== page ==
Striking news: Seattle schools now booming
Unlike in other big-city school districts around the country, Seattle’s schools finally are booming. Nothing would turn that good news into bad like a teachers’ strike.
Seattle Times staff columnist
Dear Seattle school teachers and administrators:
You should be celebrating right now. Not fighting.
Please don’t derail what after decades of stagnation is really an amazing and mostly untold story of progress.
Such as this: If school is allowed to start this week, Seattle will top 50,000 students for the first time since the 1970s.
That date is significant. That was when a mass exodus from big-city school systems accelerated all over America. Yet now it’s estimated enrollment in Seattle could grow past 55,000 in a few years — a figure 40 percent higher than the dark years of the late 1980s and early ’90s, when Seattle schools were routinely labeled as “failing,” “blighted” or “circling the drain.”
But now thousands of local families have again voted with their feet, only this time toward Seattle’s public schools. Enrollment is up by 6,000 students, or 13 percent, in five years — even as enrollments in many big-city districts around the country plummeted.
Why? Some of it is Seattle’s natural growth. But the biggest part is this: The schools here have just gotten better.
Teachers, I know you don’t like standardized tests. But have you seen the scores released last week? Seattle continues to surge. Some of the scores are so good they suggest an educational breakthrough.
Take math. A decade ago when the testing mania began, Seattle’s students lagged the statewide averages in math at most grades. That was typical — even expected, sadly — for an urban district.
But now Seattle beats the statewide averages at every grade level, in some cases by double-digit margins.
Seattle’s eighth-graders used to routinely trail the state average in math by 3 to 4 points. This year they beat it by a whopping 16 points. You just don’t see 20-point turnarounds often in education.
These eighth-grade gains resonated across income and racial groups. Seattle’s black eighth-graders outscored black eighth-graders elsewhere by 10.6 points. Seattle’s low-income eighth-graders outpaced all low-income kids by an astonishing 17 points. Both groups scored better than their counterparts in some of the state’s top school districts, such as Bellevue.
Achievement gaps persist, and the results at some other grades were not as rosy for kids of color. This isn’t “mission accomplished.” But getting kids of all races and income levels to learn math is a Holy Grail quest in education. In Seattle, you are starting to succeed. Thank you for that.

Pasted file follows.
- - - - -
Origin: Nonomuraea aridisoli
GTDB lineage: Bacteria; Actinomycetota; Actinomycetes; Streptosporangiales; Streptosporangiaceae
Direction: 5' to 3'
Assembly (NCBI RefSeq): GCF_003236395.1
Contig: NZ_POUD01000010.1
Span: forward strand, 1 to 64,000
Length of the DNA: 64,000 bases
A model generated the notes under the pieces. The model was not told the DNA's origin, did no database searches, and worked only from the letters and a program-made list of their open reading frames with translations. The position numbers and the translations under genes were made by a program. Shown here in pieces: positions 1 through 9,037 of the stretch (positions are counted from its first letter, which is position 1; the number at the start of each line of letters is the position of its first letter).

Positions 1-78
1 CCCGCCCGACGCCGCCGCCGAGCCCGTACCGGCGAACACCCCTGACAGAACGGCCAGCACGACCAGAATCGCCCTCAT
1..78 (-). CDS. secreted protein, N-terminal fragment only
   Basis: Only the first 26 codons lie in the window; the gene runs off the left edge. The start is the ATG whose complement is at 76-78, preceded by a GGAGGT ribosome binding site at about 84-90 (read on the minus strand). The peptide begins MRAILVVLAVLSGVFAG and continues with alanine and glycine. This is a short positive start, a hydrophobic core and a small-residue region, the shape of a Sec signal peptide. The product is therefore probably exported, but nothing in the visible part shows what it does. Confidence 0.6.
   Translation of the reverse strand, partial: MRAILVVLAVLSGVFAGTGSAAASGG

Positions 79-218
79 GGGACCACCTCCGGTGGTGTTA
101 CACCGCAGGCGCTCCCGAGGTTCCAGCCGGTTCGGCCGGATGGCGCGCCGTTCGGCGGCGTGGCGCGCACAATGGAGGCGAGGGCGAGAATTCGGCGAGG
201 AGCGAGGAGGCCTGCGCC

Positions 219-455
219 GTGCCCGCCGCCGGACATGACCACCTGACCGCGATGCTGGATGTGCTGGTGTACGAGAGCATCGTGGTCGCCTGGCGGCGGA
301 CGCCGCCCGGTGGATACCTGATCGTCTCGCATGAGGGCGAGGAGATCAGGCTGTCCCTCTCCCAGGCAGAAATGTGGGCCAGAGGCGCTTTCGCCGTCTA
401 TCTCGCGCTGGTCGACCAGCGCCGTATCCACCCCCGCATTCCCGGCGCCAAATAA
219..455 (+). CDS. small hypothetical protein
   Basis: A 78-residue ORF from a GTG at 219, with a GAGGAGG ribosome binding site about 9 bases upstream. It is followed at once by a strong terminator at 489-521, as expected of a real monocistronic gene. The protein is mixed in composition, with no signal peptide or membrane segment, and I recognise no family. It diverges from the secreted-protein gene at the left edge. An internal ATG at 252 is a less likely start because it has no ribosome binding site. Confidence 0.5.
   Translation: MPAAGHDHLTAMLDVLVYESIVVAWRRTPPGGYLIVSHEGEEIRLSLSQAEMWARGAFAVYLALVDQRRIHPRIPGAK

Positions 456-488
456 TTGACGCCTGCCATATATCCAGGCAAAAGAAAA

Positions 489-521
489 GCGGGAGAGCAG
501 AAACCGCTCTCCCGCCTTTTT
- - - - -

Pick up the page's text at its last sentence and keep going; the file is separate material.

But teachers, can you see how going on strike would set that story back?
The headlines out of Seattle wouldn’t be schools booming. It would be adults fighting. A strike here would make national news. The message: Seattle schools can’t get their act together. As usual.
I’m OK with civil disobedience if the cause is righteous. But the cause this time feels more pedestrian. You’re getting 5 percent more pay over two years — hardly rich, but still a bigger raise than, say, newspaper columnists are getting. You also want to scrap a teacher-evaluation system that you were praising as landmark only a few years ago.
These are not “to the ramparts” issues. Surely you can push them without walking off the job?
My plea is simple. Our schools spent decades in a slump of stagnant enrollment, marred by constant bureaucratic bungling. We have tons of work to do but are on the way to making news for an entirely different reason: for being the big-city schools turnaround-success story in America.
Please don’t mess that story up.
Signed, a dad of two Seattle Public Schools students (whom I would very much like to get out of the house).
Danny Westneat’s column appears Wednesday and Sunday. Reach him at 206-464-2086 or firstname.lastname@example.org
About Danny Westneat
Danny Westneat takes an opinionated look at the Puget Sound region's news, people and politics. Send tips or comments to email@example.com. His column runs Wednesday and Sunday.
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